I have no truck with Christian fundamentalism. I find its theology offensive, its social conservatism antiquated, and its arrogant presumption to know the mind of God (and further, to speak for it) galling in the extreme. Having been raised in the midst of evangelical fundamentalists, I know them well, and oppose them on essentially all fronts when it comes to a public agenda.

But there is one thing I will say for the church in which I was raised -- the people in it were sincere and good-hearted. They were generous, and truly (if, in my opinion, benightedly) concerned with the souls of their fellow men. While I may work like the dickens to see them checked at every turn when it comes to the public sphere, as individuals I hold many of them in genuine esteem and affection. They are not, in short, bad people.

In stark, high contrast are the despicable, loathsome parasites who purvey what has come to be known as the "prosperity gospel." I lack the words to adequately convey my contempt, my utter and unalloyed scorn, for the likes of them. From the Times, by way of Political Animal:
Onstage before thousands of believers weighed down by debt and economic insecurity, Kenneth and Gloria Copeland and their all-star lineup of “prosperity gospel” preachers delighted the crowd with anecdotes about the luxurious lives they had attained by following the Word of God.


Even in an economic downturn, preachers in the “prosperity gospel” movement are drawing sizable, adoring audiences. Their message — that if you have sufficient faith in God and the Bible and donate generously, God will multiply your offerings a hundredfold — is reassuring to many in hard times.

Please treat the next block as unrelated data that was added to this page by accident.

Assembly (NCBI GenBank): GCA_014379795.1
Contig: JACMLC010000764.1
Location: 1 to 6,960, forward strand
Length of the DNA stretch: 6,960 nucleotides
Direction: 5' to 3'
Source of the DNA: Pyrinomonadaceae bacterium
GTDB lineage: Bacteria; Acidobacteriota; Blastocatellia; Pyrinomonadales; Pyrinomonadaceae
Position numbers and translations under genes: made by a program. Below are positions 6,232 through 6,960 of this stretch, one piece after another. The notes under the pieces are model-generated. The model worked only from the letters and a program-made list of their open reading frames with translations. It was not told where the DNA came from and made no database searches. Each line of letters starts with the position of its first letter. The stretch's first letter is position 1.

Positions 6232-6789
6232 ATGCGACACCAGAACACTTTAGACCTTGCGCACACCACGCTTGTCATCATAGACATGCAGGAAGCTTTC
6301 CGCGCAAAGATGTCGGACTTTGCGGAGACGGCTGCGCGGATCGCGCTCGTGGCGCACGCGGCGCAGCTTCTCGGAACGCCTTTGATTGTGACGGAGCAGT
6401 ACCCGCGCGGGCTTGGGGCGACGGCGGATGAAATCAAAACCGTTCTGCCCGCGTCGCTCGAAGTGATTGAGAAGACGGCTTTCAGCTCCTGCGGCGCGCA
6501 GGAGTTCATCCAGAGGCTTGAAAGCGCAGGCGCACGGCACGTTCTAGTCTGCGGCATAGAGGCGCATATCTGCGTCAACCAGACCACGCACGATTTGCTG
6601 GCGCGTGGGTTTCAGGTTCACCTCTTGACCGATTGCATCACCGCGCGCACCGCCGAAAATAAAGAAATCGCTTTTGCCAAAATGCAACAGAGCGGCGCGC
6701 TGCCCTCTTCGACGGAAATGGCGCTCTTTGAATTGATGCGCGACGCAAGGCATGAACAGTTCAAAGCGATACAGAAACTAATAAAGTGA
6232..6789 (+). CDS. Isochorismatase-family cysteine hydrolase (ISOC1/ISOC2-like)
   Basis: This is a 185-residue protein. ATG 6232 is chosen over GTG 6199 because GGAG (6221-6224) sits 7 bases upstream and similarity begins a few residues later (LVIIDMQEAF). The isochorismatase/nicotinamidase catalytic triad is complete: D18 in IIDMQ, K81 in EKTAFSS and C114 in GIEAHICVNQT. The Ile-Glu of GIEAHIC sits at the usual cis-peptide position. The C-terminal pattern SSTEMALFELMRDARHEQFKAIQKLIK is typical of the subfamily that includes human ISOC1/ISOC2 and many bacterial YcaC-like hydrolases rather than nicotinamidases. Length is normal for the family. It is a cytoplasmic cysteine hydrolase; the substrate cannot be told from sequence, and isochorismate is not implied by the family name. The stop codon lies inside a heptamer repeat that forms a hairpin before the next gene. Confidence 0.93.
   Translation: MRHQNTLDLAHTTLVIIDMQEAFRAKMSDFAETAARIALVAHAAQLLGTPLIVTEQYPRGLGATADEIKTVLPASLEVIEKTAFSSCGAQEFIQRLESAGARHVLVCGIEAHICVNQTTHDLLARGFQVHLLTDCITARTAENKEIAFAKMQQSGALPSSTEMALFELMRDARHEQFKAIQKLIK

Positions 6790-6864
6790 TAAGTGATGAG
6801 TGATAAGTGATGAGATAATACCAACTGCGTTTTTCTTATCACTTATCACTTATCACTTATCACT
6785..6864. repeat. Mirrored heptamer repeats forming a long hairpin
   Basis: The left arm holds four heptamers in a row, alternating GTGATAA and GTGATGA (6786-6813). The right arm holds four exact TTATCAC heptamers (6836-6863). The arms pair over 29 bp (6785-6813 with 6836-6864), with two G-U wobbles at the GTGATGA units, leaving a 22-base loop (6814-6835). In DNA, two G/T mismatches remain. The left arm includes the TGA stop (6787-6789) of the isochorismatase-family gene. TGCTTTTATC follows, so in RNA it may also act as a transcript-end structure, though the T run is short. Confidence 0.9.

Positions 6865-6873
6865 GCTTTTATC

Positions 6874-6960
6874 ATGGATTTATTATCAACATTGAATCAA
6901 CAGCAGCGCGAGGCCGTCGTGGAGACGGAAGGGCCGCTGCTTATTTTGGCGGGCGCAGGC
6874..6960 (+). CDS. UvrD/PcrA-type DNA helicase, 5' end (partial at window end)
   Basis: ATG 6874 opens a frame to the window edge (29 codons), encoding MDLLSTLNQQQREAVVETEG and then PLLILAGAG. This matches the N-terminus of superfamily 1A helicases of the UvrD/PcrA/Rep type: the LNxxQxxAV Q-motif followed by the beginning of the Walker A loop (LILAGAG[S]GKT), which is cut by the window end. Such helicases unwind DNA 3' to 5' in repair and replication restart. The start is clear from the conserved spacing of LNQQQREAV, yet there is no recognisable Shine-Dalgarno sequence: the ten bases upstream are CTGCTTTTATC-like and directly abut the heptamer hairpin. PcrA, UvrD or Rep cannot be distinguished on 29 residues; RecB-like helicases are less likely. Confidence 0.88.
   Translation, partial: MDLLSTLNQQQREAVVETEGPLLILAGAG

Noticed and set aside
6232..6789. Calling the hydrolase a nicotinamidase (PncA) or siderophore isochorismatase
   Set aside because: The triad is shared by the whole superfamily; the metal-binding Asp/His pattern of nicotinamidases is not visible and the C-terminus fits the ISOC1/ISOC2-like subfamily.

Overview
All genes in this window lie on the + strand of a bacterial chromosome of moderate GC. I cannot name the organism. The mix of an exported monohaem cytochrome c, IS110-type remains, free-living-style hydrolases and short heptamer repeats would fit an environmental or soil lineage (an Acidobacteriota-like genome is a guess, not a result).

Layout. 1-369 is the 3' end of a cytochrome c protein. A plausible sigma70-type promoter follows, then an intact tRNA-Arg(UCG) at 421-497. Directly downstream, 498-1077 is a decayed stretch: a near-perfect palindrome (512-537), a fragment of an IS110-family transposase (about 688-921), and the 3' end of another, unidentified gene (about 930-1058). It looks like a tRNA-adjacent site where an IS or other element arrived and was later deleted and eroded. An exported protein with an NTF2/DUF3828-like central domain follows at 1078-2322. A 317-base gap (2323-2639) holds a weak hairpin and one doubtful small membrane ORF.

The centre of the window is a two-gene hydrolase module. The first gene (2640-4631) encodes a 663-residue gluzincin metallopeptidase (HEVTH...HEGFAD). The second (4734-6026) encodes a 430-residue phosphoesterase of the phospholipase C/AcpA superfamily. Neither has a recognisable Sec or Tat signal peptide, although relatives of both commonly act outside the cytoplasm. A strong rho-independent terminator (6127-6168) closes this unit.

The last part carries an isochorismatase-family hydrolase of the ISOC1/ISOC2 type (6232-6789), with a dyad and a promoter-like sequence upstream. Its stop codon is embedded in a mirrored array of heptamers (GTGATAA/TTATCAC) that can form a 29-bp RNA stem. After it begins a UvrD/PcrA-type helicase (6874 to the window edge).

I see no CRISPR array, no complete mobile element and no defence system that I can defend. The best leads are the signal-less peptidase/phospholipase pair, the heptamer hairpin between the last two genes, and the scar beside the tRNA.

The Copelands’ broadcast reaches 134 countries, and the ministry’s income is about $100 million annually.
Read the whole article, but not if you've eaten recently. Poison control centers should keep it on hand to induce vomiting.

I have a lot to say about this. Let us dispense, first of all, with the ignorant notion that the message of Jesus Christ has anything, whatsoever, to do with financial prosperity. Quite the opposite, as it happens. Jesus preached on the value of spiritual poverty. He preached on the spiritual perils of being rich. He preached about storing treasure in heaven, instead of earth. He admonished his followers to trust in God for their material well-being, and to carry as little as possible by way of material things. Early Christians sold all their possessions and gave the proceeds to the poor.

Anyone who says that the Gospel is a treatise for personal wealth is either unfamiliar with it, or misrepresenting it. I know into which category I would put the Copelands and their ilk.

But, more (much more) and worse (much, much worse) than their biblical ignorance when they claim to be spiritual leaders is their blatant avarice, and the nauseating spectacle of parading their wealth as a gift from God in front of the very people they bilked for it. It seems not to occur to the myriad credulous people who show up for these despicable events that the reason the Copelands are rich is that people have sent them their hand-earned money.

I do not really believe in a literal vengeful God, and I do not believe at all in a literal hell of eternal torment for the damned. But I hope something or someone, be they Furies or federal agents, takes these awful people down before they part more simple, desperate fools from their money.


  1. The Copelands are hucksters, like the Swaggerts, etc. and I too find their philosophy contrary to the teachings of Christ, but I am not quite as angry as you. Yes, they are taking simple, desperate fools from their money, but the money is given willingly, and more importantly, based on hope a hope not very differently than buying lottery tickets. They are a form of much needed entertainment in otherwise dull and dreary lives. Besides, a preacher who talks of the dignity of poverty and suffering (while living large himself) I don't find much better either.
    That said, I do get angry when the target pensioners over and over, such things are what generally bring these hucksters down.


  2. Dan, amen, brother. I could not have said it better myself.